I brought my copy of Kristin Lavransdatter, The Bridal Wreath home to Oslo, Norway. This was near the end of my Scandinavian tour with my mother and sisters, so I guess I'm starting at the end of my trip. But I'll work my way backwards with these posts, until I get to the beginning of our journey.
To understand the scope and influence of Sigrid Undset's Kristin Lavransdatter trilogy to the Norwegian culture (and the literary world), it helps to know a little about Nobel Prize winning author Sigrid herself and the city she grew up in. (Go here for an excellent review of the trilogy. The author shares my exact sentiments on why sticking with Charles Archer's older English translation of Kristin Lavransdatter will transport you to a better and more medieval world than the more recent English translation).
Author Sigrid Undset was born on May 20, 1882, at Kalundborg, Denmark, but she moved to Norway at the age of two because of her father's illness. Ingvald Undset was an internationally respected archaeologist, whose speciality was the Iron Age in Europe, with Norse and European pre-history as supplementary fields. His illness forced him to give up his extensive travel and archaeological research all over Europe.
So Sigrid grew up in the city of Kristiania - Norway's capital (the name was changed back to Oslo in 1925). The first 11 years of her life were not only strongly influenced by her father's serious illness (he died when she was 11), but also by his extensive knowledge of history.
At an early age, Sigrid had learned many of the secrets of archaeology as well as the mysteries of the Norse sagas and Scandinavian folk songs.
With that background her storytelling began, and later in her life she wrote the medieval Kristin Lavransdatter trilogy (I would recommend this historical novel, for ages no younger than 16 and up).
To me, parts of it feel like an ode to medieval Oslo! Kristin met Erlend while staying at Nonneseter Abbey in Oslo, so I was happy to get a view of the city and its islands from our perch at a restaurant on a hilltop full of Viking history.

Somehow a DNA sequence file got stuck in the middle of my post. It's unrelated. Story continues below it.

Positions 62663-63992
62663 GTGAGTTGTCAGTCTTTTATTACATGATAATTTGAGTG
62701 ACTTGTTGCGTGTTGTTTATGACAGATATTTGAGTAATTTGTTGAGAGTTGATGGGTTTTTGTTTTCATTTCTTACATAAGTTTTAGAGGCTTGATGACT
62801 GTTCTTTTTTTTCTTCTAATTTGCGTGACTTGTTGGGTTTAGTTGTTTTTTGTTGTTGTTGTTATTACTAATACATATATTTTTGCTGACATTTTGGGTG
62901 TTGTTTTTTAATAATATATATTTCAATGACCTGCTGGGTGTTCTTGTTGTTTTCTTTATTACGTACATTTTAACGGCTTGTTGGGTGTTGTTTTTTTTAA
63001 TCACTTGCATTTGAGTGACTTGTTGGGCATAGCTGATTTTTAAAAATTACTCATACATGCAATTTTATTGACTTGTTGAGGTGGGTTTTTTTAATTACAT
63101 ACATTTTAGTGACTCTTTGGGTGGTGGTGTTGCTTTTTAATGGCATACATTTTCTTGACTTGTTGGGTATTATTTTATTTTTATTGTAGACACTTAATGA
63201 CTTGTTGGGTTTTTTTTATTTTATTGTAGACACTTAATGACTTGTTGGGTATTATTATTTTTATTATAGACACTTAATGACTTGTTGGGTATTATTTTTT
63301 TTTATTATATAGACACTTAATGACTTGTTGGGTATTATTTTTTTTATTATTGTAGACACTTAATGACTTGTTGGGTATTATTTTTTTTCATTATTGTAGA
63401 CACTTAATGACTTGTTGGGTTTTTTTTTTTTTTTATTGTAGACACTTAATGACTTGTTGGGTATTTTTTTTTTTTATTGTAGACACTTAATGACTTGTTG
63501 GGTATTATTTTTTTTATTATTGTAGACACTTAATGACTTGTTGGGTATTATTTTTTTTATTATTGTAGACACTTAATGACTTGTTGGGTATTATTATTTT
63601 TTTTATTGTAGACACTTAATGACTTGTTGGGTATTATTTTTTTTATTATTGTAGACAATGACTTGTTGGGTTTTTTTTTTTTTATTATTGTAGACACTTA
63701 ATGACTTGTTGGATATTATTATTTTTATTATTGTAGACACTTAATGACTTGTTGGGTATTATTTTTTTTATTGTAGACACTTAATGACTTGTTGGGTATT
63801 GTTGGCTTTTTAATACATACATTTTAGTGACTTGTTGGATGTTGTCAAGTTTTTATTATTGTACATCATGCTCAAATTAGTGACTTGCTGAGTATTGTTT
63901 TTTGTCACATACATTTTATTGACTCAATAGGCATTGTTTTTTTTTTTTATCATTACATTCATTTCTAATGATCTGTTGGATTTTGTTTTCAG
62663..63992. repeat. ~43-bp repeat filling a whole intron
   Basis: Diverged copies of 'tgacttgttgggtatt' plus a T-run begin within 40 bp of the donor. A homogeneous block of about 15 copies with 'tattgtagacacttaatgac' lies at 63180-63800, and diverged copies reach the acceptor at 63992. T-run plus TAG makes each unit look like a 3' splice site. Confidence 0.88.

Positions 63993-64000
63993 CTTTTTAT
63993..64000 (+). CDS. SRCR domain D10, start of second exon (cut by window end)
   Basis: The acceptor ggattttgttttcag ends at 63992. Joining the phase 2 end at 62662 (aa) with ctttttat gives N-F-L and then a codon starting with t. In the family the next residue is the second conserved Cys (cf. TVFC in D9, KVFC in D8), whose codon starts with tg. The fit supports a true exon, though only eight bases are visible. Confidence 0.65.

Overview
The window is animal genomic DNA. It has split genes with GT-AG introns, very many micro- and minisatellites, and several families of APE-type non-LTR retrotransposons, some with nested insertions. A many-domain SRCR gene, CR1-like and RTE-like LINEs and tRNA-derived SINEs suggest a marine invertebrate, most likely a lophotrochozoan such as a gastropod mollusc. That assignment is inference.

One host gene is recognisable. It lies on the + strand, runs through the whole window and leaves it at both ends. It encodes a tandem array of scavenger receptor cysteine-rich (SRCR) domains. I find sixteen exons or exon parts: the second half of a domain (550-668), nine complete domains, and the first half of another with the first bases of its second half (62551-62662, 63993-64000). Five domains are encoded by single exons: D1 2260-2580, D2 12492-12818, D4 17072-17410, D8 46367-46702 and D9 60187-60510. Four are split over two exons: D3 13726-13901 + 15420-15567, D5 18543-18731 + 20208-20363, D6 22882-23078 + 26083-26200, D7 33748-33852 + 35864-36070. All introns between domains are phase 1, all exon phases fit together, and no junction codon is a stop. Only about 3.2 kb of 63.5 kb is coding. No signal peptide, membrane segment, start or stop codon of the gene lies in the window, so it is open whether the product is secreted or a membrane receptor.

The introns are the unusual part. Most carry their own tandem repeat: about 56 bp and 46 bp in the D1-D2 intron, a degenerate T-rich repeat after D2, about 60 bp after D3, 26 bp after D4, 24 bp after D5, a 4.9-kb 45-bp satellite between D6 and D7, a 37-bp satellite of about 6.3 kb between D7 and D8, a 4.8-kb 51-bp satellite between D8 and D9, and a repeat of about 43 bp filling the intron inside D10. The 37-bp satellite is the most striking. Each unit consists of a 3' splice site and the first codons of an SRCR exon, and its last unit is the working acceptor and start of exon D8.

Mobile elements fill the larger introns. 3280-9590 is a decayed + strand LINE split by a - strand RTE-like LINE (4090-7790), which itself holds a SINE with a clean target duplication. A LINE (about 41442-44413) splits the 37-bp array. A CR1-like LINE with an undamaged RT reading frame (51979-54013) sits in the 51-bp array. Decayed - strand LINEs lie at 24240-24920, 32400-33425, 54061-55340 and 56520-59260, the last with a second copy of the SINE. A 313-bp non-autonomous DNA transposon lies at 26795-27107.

Unfortunately, all of the monasteries, convents and churches Kristin visited in the book are now just ruins that I viewed from the hilltop and later from the window of our tour bus. Our very kind female guide was thrilled and proud to know that I had read the novels, so she had the driver slow down as we passed some of the sites.
Happily, the Akerhus Fortress built by King Haakon V (1299-1319) is still standing.
Oslo goes back to even before the middle ages. It is one of the cities claimed to hail from the Viking Age, and excavations have revealed a city structure there that dates back to 1000 AD.
Our next and last city was Bergen, where we visited a reconstructed Stave Church. The old stave church, originally built in 1150, burned down in 1992.
Fantoft Stave Church has been rebuilt exactly as it was before the fire. I'm sure it looks much like the Stave church in Bridal Wreath. Remember the heart-wrenching chapter when Erlend, Kristin, and her family try to save their wooden Stave church, "Olav's Church", after it becomes engulfed in a raging fire?
I really wish we could have seen one with medieval DNA, but I had to settle for the smell of fresh lumber and just pretend it was an ancient building...
I can just picture Kristin worshipping with her family here, can't you?
My mom is of Norwegian descent, so we all loved touring the beautiful sights and being introduced to the history of medieval Norway.
|Mom with one of her favorite purchases!|
But the rain, waterfalls, and stately pine trees will have to give way to sunny skies, red houses, and slender birches as I take you to Sweden, leaving the majestic fjords of Norway behind. (Stay tuned for Swedish horses and Astrid Lindgren!)